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Beware These Sounds Coming From Your Heater

Your heater isn’t completely silent while it’s working to heat your home. The motor of your unit clicks on and you may hear a gentle hum or the fan blades whirring. If your heater has ductwork you may even hear the metal expanding and contracting with temperature changes occasionally. 

But you should never hear loud, surprising, or concerning sounds coming from your heater. If you hear something unusual that causes concern, you may need to give us a call for furnace repair in Salt Lake City. You don’t ever have to feel like calling for a heater check-up is overkill. It’s always better to be safe than sorry when it comes to potential heater problems. 

Sources of Heater Noises

There are a variety of things that can lead to unusual heater sounds. Some problems are relatively simple to fix while others are major problems that can be expensive if they go ignored. Common heater problems include: 

  • Fuel ignition issues

  • Air filters that are clogged or dirty

  • Loose duct work 

  • Loose fan blades

  • Heat exchanger cracks

  • Sediment build-up

  • Fan belts wearing out

  • Leaks in gas or refrigerant lines

Unusual Heater Sounds

Each of these heater problems has a correlating sound to indicate that something is wrong. Below is an outline of different sounds and what they may mean for your heater. Keep in mind that it takes an HVAC expert to diagnose problems with your heater. This list is just a good place to start with identifying heater problems. More likely than not, your furnace or heating system will make a specific type of noise to alert you to a potential problem. Some of the more common noises you might hear from your heating system or hot water heater include the following.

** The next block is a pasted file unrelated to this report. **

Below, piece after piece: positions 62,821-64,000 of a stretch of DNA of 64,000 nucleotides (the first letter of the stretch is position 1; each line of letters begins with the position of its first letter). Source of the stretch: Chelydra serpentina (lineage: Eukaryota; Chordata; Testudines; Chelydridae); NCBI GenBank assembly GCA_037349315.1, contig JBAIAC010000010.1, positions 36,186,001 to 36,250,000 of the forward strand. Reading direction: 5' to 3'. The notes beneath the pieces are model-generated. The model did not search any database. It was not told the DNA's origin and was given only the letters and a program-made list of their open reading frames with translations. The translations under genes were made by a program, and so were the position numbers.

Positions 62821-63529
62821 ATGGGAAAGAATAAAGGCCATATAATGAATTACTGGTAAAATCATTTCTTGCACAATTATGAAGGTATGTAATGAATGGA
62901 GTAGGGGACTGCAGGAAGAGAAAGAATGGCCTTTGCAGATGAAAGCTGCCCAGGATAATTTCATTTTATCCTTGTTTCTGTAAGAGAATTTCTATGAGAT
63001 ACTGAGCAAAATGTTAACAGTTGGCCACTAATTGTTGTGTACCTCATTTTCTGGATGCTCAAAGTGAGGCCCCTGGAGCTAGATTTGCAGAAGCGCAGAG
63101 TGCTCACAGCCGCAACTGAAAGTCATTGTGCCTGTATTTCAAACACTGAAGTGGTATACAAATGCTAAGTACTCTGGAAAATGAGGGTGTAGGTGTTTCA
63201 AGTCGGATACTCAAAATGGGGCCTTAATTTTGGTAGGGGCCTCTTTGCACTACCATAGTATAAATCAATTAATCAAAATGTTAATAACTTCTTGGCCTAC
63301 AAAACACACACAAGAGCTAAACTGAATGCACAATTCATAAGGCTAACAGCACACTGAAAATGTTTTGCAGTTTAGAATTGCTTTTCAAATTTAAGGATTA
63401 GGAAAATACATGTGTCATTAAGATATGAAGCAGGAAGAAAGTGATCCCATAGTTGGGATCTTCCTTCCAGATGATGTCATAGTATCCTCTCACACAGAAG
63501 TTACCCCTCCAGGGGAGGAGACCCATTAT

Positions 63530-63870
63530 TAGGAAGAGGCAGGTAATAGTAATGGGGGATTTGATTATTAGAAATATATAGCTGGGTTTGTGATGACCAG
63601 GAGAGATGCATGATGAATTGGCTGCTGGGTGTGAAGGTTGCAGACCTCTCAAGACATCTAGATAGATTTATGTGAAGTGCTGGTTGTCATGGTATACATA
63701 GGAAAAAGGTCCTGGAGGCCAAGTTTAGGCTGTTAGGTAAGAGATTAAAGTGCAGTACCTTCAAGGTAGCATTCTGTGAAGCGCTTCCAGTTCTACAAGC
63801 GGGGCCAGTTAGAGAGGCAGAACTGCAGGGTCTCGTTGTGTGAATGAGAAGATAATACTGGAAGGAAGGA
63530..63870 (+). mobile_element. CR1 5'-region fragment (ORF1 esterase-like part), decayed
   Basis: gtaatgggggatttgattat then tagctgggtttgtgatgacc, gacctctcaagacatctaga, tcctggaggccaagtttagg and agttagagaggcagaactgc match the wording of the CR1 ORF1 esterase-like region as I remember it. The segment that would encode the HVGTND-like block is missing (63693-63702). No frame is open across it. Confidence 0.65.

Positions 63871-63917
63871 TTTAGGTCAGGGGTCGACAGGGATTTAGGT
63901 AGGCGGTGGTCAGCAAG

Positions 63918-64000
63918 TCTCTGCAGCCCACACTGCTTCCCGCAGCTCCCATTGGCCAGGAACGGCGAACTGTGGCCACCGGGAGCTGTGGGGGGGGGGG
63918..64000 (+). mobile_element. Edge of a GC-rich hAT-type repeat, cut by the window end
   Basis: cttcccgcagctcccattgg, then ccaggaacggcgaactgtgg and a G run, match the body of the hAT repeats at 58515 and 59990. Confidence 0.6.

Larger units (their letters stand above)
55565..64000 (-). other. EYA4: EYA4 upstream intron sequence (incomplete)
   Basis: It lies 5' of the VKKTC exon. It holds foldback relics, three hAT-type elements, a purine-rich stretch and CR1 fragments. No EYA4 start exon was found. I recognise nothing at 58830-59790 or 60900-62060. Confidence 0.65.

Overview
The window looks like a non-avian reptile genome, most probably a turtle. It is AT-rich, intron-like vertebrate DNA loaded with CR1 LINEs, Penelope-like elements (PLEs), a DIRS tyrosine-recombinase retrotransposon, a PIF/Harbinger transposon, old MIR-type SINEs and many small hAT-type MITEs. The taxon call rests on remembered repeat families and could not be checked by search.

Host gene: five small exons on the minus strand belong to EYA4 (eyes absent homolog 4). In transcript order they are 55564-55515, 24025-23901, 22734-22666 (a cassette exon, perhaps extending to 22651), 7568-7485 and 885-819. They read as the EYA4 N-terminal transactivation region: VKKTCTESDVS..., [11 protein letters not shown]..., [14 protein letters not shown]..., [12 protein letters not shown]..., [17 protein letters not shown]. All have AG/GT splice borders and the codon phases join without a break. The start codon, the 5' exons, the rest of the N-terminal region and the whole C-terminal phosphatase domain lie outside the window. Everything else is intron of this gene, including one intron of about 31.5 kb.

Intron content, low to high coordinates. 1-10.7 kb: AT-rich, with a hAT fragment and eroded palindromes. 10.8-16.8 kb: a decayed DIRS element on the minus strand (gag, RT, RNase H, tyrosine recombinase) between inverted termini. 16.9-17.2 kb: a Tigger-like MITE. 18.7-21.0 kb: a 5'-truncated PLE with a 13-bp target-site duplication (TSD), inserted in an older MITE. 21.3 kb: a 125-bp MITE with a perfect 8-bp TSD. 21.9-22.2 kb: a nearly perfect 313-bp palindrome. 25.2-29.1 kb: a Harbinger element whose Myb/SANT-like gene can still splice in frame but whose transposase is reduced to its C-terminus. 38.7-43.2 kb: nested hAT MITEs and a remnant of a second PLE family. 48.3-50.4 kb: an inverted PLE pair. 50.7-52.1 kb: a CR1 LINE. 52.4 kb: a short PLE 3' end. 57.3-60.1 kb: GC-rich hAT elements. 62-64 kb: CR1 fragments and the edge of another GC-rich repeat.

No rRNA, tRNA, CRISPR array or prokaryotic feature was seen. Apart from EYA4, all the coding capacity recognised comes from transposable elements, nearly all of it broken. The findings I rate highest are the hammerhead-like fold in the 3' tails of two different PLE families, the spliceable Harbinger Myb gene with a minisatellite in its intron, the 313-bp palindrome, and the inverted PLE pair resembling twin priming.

If your furnace has a pilot light, then it turns on using an ignition. The pilot light should light the gas for heating right away. If there’s an issue with the pilot light, you may hear banging as gas builds up in the system. 


There are a few things that can lead to whistling inside your heater. The first is air being forced through a small opening. If there’s a blockage in your system somewhere, the air being forced through can make a whistling sound. But gas line leaks and refrigerant leaks can also cause whistling sounds. A blockage is less dangerous than a gas or refrigerant leak, but any problem that causes a whistling sound warrants immediate attention from an expert.

Clanging or Clunking

Knocking sounds can indicate that a large component is banging inside of your heater. For example, bent fan blades can hit walls or other components inside your furnace. If a fan belt breaks, it can also cause a knocking sound as it hits other components when your fan blades spin. 


After a heating cycling, you may hear a gentle whoosh or low roar. Either of these sounds will be steady and consistent as your system winds back down from heating your home. But if you hear rumbling instead when your unit turns off, something may be wrong. Your burner is likely staying on even though the heating cycle is over. 

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